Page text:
- Most homeowners in the wildland urban interface know the dangers that wildfires pose to their neighborhoods. But, awareness of the risk doesn’t always translate into homeowners taking action, such as doing mitigation on their properties. Often many have a “lightning strikes once” perspective, as in, this happened once, why would it happen again? Also, most homeowners who live in risk zones, but who have never experienced wildfire, wait until a wildfire hits to take precautions.
- Community perceptions of how wildfires were managed by firefighters or local governments have long-lasting impacts. Sometimes, a wildfire brings a community closer together; other times, it creates tension and drives a community apart. Communication during the fire is key to this–the more people know, the better they feel.
- Psychological impacts of surviving a fire are equally long-lasting. Home loss, smoke damage, and permanently transformed landscapes all contribute.
- Are their alternatives to mandatory evacuations? The report considers how residents handle being driven out of their homes for days (not always well) and the incredible angst they might feel wondering if their homes have survived. Australia allows residents to fight brush fires, and also allows residents to seek shelter in their homes from flames.
- A few things are on residents’ mind after a fire, and first among them (according to researchers) is the cause of the wildfire. Officials have not yet released the cause of the Waldo Canyon fire.
The second report, “Wildfires, Wildlands, and People: Understanding and Preparing for Wildfire in the Urban Interface,” is pretty self-explanatory. It looks at some of the same aspects as the first report–for instance, what motivates people to prepare for wildfires–and also notes the growing number of homes in the danger zone. It also talks about the delicate balance of wildfires–fire is a key component to many ecosystems, but it is also proving more and more devastating to humans.
- 32 percent of homes in the United States are in the wildland urban interface.
- Wildfires serious impact home values. Studies have found that up to two years following a destructive wildfire, the values of the surviving home are lower.
- More people are moving into the wildland urban interface–something researchers have know for a while. But this report posits something new–that as Baby Boomers start to retire, more of them will be seeking off-the-beaten-path locales, in fire-prone areas, spiking the numbers of residents in the interface.
If you’re into reading more about fires and fire science, I suggest you sign up for the Joint Fire Science Program eblasts–they don’t come very often, but when they do, they point great out studies, like these, on wildfire. Sign up for emails on the program’s website, on the right hand side of the screen.
The U.S. Forest Service announced Monday its plans to create a fleet of “next generation” air tankers for fighting wildfire, a long-anticipated boost to the agency’s decades-old fleet.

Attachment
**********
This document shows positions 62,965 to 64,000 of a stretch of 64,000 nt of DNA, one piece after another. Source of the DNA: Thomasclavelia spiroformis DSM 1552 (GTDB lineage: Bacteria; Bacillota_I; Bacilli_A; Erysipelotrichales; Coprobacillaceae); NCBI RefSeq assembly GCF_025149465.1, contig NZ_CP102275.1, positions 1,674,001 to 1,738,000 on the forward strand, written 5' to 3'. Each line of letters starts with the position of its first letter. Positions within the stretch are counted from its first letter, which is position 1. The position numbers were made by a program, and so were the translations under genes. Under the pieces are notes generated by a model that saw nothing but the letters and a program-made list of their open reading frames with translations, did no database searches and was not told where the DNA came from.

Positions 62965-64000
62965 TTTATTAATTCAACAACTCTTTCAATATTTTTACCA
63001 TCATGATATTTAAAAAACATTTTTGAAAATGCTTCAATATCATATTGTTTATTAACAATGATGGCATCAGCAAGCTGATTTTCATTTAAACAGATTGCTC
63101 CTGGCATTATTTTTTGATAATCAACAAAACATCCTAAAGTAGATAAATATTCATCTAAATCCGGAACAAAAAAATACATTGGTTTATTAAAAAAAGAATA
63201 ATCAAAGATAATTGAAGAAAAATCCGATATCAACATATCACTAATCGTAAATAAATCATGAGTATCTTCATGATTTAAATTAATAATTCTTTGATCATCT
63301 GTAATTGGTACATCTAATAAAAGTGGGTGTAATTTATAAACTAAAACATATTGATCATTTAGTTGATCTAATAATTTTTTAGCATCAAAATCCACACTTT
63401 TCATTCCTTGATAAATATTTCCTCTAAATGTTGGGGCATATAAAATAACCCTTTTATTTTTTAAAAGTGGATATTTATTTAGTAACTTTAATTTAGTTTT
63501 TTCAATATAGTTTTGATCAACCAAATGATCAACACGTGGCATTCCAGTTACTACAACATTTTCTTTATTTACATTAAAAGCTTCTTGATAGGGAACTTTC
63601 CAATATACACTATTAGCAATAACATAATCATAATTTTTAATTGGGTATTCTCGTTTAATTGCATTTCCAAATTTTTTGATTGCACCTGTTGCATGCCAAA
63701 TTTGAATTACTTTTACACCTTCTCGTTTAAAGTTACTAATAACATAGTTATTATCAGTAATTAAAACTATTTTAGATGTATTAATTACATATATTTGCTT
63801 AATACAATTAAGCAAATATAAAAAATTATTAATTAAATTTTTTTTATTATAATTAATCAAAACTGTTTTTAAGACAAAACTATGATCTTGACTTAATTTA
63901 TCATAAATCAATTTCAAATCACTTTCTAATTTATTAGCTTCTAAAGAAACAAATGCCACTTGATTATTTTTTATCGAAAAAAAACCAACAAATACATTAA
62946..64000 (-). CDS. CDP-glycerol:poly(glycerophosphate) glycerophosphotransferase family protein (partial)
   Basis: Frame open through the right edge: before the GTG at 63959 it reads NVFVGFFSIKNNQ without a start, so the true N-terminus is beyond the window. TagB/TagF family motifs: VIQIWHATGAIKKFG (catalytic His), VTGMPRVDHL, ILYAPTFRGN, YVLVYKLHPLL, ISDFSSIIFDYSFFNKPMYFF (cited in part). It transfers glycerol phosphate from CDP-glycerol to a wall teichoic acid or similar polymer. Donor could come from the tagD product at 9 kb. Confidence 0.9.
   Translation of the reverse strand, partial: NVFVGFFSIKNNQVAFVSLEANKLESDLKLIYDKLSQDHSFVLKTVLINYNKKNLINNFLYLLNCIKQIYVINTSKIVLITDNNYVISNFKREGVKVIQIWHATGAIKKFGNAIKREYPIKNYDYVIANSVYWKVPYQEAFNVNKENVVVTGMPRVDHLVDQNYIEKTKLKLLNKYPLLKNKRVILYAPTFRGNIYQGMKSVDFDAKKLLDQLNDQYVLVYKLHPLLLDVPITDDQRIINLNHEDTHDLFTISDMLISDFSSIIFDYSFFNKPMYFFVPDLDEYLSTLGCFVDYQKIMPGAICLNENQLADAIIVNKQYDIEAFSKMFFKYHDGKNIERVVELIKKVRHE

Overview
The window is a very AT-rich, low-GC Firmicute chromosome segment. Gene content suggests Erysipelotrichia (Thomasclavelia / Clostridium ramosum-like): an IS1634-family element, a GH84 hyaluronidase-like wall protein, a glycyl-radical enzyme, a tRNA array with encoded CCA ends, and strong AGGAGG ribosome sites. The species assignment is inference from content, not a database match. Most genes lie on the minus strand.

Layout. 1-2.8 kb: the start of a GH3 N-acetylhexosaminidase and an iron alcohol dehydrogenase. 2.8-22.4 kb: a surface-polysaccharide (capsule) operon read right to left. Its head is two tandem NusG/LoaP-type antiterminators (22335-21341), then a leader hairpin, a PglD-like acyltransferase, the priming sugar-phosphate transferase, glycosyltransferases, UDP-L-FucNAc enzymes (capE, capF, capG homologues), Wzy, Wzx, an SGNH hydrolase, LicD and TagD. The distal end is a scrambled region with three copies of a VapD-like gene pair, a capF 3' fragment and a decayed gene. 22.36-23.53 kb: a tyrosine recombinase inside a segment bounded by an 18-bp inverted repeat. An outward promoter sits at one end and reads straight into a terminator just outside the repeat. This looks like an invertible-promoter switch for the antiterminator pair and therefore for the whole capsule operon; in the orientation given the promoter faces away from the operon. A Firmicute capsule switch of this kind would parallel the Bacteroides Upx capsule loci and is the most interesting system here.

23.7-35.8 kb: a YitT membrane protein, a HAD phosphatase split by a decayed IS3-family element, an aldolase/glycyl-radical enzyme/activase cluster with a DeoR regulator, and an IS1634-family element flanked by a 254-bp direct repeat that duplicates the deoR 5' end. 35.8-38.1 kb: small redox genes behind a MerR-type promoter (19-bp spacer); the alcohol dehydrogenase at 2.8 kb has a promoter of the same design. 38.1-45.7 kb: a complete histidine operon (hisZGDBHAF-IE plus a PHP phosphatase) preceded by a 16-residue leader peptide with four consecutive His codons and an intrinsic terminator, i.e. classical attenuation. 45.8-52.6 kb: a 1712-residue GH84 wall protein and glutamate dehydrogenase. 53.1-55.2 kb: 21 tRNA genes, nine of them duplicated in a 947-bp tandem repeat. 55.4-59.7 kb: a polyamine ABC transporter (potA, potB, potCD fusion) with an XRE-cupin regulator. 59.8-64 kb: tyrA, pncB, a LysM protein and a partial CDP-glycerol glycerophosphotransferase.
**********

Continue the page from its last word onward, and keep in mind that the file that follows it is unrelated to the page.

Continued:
The new planes can carry up to 3,000 gallons of retardant, whereas the older tankers, some of which were built during the Korean War, can carry up to 1,800 gallons. While the forest service may have announced the contract, there is no indication of when the new tankers will take to the air.
Last year, one of the most devastating wildfire seasons on record, nearly half of the requests for air tanker support went unfulfilled. A Gazette story on April 26 went through the “catch-as-catch-can” air tanker system and detailed why certain requests were unfulfilled.
The reasons requests went unfilled vary — planes were down for maintenance or fighting fire elsewhere, or crews were getting required rest, said Mike Ferris, spokesman for the Boise fire center.
But the availability — or lack thereof — of those tankers has concerned some Colorado firefighters.
“It would be nice to be able to sit here and tell you that we have that the availability 100 percent of the time,” said Paul Cooke, director of the Colorado Division of Fire Prevention and Control. “That’s just not the case.
Without the next generation air tankers, the forest service instead relies on a patch-work system of planes loaned from the Department of Defense, Canada and Alaska.
You’d probably surf the Internet just like everybody else.
But you’d also probably spend some time on these three websites:
Used by the U.S. Forest Service, and other land agencies, to post updates on wildfire incidents around the county. Those of us who watched the Waldo Canyon fire are pretty familiar with this site–a great place to fire updates on acres, damages, and how many firefighters are involved in wildfires . You can also get maps, photos, useful phone numbers and other tidbits about fires near you.
“Sit” stands for situational–this is a long list of all the current fire activity around the country, monitored by the National Interagency Fire Center in Idaho. You can see how many fires are burning in your region (for us in the Rocky Mountain area, there are six fires burning right now). As fires season picks up, these updates should be more frequent. Not quite as user friendly as InciWeb, but still an interesting wrap-up.